We chose Nafundi to implement the improvements. Nafundi is a professional services company that invests significant time and energy in developing and maintaining the various ODK components and contributing under the project’s open license so that anyone can use the technology. Nafundi’s principals, Yaw Anokwa (@yanokwa) and Hélène Martin (@LN) , are lead maintainers on ODK so given their years of work on ODK and long-running support of the project, they made an ideal partner.
Each idea went through an open feedback and consultation phase. Conversations occurred mostly on the community forum, and helped ensure the technical feasibility of the ideas, check our assumptions, and confirm compatibility with the larger ecosystem. Developers then coded the improvements and pushed them out in the next release of the products.
Export standard geoformats
The American Red Cross funded a data export option that allows the user to get their survey data in a GeoJSON geographic file format instead of the standard spreadsheet. The functionality makes it easier to use the data in a GIS or other downstream tool. The functionality was intended to be implemented in both Aggregate and Briefcase. Briefcase v1.13 included the feature for both the graphical user interface and via command line. Implementing the feature in Aggregate with Google App Engine support, a key part of many existing server deployments, was going to be too costly so we pivoted that funding into additional features (see the last section below). The community discussion for the feature can be found on the forum. The improvement was tracked and implemented on GitHub and released in Briefcase v1.13.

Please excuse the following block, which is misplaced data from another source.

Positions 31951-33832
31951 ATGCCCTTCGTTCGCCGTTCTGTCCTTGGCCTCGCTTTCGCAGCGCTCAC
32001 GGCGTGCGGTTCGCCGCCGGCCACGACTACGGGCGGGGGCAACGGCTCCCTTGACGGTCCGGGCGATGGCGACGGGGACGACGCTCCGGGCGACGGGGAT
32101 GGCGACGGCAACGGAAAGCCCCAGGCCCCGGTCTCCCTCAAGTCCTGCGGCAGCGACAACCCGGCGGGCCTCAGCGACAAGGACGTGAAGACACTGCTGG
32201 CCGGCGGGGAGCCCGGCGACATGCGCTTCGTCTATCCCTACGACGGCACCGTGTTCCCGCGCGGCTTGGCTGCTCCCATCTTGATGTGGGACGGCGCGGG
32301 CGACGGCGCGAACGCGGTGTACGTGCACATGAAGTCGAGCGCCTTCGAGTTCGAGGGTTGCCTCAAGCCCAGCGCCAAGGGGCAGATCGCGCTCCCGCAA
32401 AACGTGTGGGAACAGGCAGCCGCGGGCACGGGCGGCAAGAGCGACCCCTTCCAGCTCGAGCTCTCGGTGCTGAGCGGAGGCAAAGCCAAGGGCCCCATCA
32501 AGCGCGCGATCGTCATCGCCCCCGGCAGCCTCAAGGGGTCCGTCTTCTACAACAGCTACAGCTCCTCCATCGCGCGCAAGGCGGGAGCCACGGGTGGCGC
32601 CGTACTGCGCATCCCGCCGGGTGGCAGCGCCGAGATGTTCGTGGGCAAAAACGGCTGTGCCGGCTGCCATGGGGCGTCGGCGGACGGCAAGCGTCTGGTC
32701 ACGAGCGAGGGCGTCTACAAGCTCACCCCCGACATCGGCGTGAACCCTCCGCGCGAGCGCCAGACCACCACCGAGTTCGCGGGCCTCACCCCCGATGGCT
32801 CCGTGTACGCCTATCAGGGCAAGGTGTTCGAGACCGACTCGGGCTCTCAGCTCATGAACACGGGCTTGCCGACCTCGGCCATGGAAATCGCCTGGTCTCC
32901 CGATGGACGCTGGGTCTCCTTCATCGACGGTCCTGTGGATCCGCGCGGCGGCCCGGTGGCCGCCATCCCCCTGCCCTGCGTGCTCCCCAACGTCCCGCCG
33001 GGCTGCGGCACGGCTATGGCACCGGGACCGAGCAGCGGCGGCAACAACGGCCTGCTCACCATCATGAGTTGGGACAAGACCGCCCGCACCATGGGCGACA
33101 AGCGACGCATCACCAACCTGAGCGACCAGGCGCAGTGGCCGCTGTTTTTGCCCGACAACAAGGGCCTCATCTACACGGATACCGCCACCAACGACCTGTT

A tweet from @OpenDataKit about the Briefcase release.
Collect GPS coordinates for audit purposes
We funded an optional feature to occasionally collect GPS coordinates in the background to provide evidence that data was collected in a particular place. There are many legitimate use-cases for this feature but also the potential for abuse; the community discussion around this feature included a good debate about privacy. The discussion for the feature can be found on the forum. The improvement was released in Collect v1.20 Beta along with related updates to ODK XForms spec, pyxform, XLSForm Online, XLSForm Offline, and the user documentation.
A tweet from @OpenDataKit about the Collect release.
Standardize on ISO8601 when exporting
dateTime from Aggregate and Briefcase
Our team funded standardization of date and time formats in data exports. Dealing with dates, times, and time zones in software can get really complicated. There are many different ways various devices record time and we needed to support a standard date format to make data analysis easier. The community discussion for this feature can be found on the forum. Aggregate v2.0 exports dates in the very popular ISO8601 format. Briefcase will also export standardized dates, but since it is a potentially breaking change for users it is being held for Briefcase v2.0 and is tracked on GitHub.
Due to necessary changes in the implementation of some of the originally envisioned features, and some of the work taking less time than predicted, we were able to fund a couple more features.
In Briefcase it is now easier to create an audit file with data from all submissions, it’s possible to remove group names from CSV header (making data analysis easier), and some of the underlying software processes were improved.
Aggregate was improved to have more consistent date and location formats within the user interface, and the code cleaned up to reduce the size of the application from 146 MB to 35 MB.
Everyone can contribute
The American Red Cross plans to continue to find ways to support ODK in the future. We hope you might consider doing so as well. You can fund bug fixes and maintenance, fund improvements, contribute to the conversations on the forum, or just spread the word. Get started by heading over to the ODK forum to say hi and introduce yourself!